Through fashion and dressing people communicate to the world who they are and how they want to be perceived. In essence, this is the way we present our identity. Additionally, individuals’ clothing choices and style influence the notions of gender and can be used to carve a broader understanding about the diversity of identities that exist. By recognizing its importance and implications, fashion can be used to drive social change and fight social exclusion.
This was what Courtney and Chris did. Courtney and Chris are identical twins from Austin, Texas, and founders of FLAVNT. Chris is a trans currently transitioning from female to male, and Courtney is a lesbian.
They both have a background in design and are proud members of the LGBT+ community. Together they created the streetwear brand called FLAVNT. However, this is not any ordinary clothing line. FLAVNT promotes inclusiveness through its designs and empowers people from all genders. FLAVNT is not solely about fashion. It is above all a brand that fosters self-love and pride for one’s own gender identity.
I had the opportunity to interview Chris and Courtney and learn about their entrepreneurship journey. The following are highlights of our conversation.
Chris: I always identified as a pretty boy even before I identified as trans and I was just a very masculine lesbian. We actually made a bunch of shirts for PRIDE one year and I decided to make a shirt that said pretty boy. At PRIDE I had like a hundred people coming up to me asking where I got it. It was anything from gay men to straight men to lesbian to trans guys. It was kind of a realization for both of us that this wide spectrum of people could identify as a pretty boy and that was very unifying. So we thought “we need to make the shirt and sell it to people.” It seemed like such as cool idea. So then we made a simple, black and white classic shirt that we sell all the time. And we just love that shirt. People constantly email us and say “every time I wear this I feel so confident.” So this is the story behind the quick little PRIDE shirt that I made that everybody seemed to like.
How was the journey from the moment you had the idea to create FLAVNT until its actual implementation? What would you say were your major achievements?
Courtney: From the beginning it kind of started like a hobby. We had that first design and just a general idea about spreading confidence and pride and that was the whole idea behind the name FLAVNT. You know with flaunt you got “flaunt yourself.” We started with that and we had the logo and the pretty boy t-shirt and it was like “the thing” that we did on the side. We just had no real idea of where we wanted to go and our aspirations. It was just like, “let’s do this” and we put more and more into it and we moved to New York for graphic design and we were working in a coffee shop together for a couple of months. But then FLAVNT was going really well and we looked at each other and said “let’s stop wasting our time working on a coffee shop and let’s see what happens when we put all of our time and efforts in this.” So we did it. We quit our jobs and started doing FLAVNT full time. We dropped this design and made three others last winter and we had our first fundraising partnership and at that point everything just took off.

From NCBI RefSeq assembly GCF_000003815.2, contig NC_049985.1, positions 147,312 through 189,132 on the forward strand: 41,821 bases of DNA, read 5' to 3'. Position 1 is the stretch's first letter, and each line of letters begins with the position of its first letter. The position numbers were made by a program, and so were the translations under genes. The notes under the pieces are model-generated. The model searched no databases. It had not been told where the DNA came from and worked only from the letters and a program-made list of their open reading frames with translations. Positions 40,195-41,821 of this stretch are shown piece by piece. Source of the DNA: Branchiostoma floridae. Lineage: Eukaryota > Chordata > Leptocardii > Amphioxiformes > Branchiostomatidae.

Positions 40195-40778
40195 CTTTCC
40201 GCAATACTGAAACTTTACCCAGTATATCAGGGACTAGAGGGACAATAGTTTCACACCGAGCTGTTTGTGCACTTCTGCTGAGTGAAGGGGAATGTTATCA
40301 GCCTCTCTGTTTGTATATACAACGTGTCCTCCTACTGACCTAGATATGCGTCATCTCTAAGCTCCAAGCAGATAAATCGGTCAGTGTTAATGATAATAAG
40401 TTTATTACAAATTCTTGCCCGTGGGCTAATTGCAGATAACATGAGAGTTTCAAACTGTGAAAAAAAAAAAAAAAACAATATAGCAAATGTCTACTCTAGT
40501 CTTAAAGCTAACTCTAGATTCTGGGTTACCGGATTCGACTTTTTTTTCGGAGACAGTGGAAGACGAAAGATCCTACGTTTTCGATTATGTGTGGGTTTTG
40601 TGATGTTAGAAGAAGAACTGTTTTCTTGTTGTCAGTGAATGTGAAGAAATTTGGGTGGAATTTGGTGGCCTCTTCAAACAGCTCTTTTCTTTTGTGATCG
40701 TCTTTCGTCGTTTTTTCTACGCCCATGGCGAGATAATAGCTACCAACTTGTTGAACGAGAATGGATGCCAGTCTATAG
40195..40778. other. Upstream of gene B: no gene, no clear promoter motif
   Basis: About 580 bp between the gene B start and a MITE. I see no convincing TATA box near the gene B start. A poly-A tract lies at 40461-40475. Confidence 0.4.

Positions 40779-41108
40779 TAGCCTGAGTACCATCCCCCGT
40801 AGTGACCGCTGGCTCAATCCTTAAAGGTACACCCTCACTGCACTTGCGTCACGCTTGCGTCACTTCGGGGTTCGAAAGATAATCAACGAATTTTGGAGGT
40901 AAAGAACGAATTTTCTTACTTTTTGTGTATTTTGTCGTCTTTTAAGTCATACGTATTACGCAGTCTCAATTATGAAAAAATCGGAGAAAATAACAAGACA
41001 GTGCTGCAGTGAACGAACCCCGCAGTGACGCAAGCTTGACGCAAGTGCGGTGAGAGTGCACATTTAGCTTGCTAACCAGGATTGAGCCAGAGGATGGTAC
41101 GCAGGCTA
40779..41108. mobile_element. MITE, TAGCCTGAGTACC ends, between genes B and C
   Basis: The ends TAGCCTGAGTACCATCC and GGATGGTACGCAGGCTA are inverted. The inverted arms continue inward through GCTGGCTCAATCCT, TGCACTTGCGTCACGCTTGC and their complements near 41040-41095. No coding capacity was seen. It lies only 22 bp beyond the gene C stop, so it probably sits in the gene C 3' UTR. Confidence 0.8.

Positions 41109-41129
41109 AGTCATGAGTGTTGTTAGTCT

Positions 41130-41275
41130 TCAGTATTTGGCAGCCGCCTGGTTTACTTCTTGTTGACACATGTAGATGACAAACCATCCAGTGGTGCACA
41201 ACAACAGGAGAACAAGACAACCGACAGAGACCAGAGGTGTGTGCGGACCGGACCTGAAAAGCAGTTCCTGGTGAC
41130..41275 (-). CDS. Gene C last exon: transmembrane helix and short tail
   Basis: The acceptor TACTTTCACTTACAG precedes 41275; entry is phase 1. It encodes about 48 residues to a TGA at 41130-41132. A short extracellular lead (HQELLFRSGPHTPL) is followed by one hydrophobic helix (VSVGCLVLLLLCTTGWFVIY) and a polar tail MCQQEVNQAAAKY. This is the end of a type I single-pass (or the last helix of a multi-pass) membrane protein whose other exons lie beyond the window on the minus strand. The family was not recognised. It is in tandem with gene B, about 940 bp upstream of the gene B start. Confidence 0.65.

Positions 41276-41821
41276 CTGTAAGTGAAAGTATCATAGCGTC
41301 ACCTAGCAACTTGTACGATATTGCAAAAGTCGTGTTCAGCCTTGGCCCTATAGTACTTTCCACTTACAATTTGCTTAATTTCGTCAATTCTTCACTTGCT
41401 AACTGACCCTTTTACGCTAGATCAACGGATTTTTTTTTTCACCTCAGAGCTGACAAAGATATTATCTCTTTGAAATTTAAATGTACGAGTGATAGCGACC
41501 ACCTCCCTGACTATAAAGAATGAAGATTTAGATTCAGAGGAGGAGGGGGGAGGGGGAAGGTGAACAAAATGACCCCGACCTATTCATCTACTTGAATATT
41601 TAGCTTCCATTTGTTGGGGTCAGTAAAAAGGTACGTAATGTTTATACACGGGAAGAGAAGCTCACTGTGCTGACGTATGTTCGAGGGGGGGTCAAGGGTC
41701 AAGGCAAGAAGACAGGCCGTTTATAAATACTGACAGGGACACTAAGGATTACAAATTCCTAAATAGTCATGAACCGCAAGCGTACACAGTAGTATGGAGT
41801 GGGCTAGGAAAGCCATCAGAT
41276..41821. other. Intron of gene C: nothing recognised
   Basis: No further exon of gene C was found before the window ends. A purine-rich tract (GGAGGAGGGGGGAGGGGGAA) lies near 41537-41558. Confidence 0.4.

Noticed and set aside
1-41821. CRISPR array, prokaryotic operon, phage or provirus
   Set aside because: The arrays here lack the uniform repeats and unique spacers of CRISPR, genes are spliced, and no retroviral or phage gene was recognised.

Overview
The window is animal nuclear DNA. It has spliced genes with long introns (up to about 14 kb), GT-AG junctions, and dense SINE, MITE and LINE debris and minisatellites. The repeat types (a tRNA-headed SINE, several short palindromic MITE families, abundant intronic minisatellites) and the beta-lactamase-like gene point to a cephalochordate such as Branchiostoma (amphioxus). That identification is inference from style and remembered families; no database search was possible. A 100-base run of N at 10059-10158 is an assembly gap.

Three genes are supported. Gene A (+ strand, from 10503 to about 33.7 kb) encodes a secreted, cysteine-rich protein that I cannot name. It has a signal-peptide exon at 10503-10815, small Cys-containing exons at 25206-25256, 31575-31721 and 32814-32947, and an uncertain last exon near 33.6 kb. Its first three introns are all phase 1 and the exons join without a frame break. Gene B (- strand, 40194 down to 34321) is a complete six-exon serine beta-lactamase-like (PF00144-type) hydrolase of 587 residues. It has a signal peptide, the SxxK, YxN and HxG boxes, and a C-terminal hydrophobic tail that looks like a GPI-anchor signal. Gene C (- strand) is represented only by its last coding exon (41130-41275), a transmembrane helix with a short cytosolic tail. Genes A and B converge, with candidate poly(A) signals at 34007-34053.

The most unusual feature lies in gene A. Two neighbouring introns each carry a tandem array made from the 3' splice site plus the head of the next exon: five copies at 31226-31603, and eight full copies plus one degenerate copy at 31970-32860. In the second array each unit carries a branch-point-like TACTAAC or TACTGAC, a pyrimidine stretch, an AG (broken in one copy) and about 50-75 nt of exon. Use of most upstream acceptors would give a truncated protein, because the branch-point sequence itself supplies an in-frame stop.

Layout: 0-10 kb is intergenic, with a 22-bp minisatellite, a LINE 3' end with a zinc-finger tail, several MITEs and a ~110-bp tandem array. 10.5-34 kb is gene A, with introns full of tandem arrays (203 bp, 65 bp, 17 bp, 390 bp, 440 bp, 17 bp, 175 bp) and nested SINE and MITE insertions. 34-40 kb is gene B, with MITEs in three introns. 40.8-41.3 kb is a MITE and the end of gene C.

Chris: The fundraising partnership was what made us think that this could be more than a clothing line. The reception to that and then dropping a few designs that did well. So we decided to jump in. Either we were not going to make rent because we quit our jobs or this could be really worth it. I think this time last year was the defining moment.
The partnerships that you mentioned that help financing gender confirming surgeries is one of the most distinctive and inspirational features about FLAVNT. How did the idea come up?
Courtney: We always wanted to give back. We thought “how can we do this”? There are a lot of brands with a cause. It started with TOMS and other brands similar to this knowing it is truly important for our generation. Our generation wants to have a reason to buy things. We were approached by a trans guy on tumblr who followed Chris. He was raising money for his top surgery and he said he needed a little more help so he asked if he could promote our clothing brand and get a percentage of the sales and we said yes. This started our partnership idea. Basically, our partners model for us and promote themselves because the more they promote and the more they spread the word, the more sales they are going to get to finance themselves. They reach out to an audience of people who care about them and that we are not necessarily in touch with. So we started with that guy and we worked with him for three months. It was successful. After that we refined the process and we came up with an application. The application is purely to get to know people. It requires 10 questions about themselves, how much financing they need, how much money they saved and if they have a surgery date, and some fun questions to know their personality. We want to find the best person possible through this process. It’s an application so it’s not as personal as it can be but it’s really fun to go through them and get to know all these people and it’s really hard to choose when it gets down to it. Caden was our second partner and he was amazing. We could not have picked a better partner. We work with Tyler now and he is super awesome as well.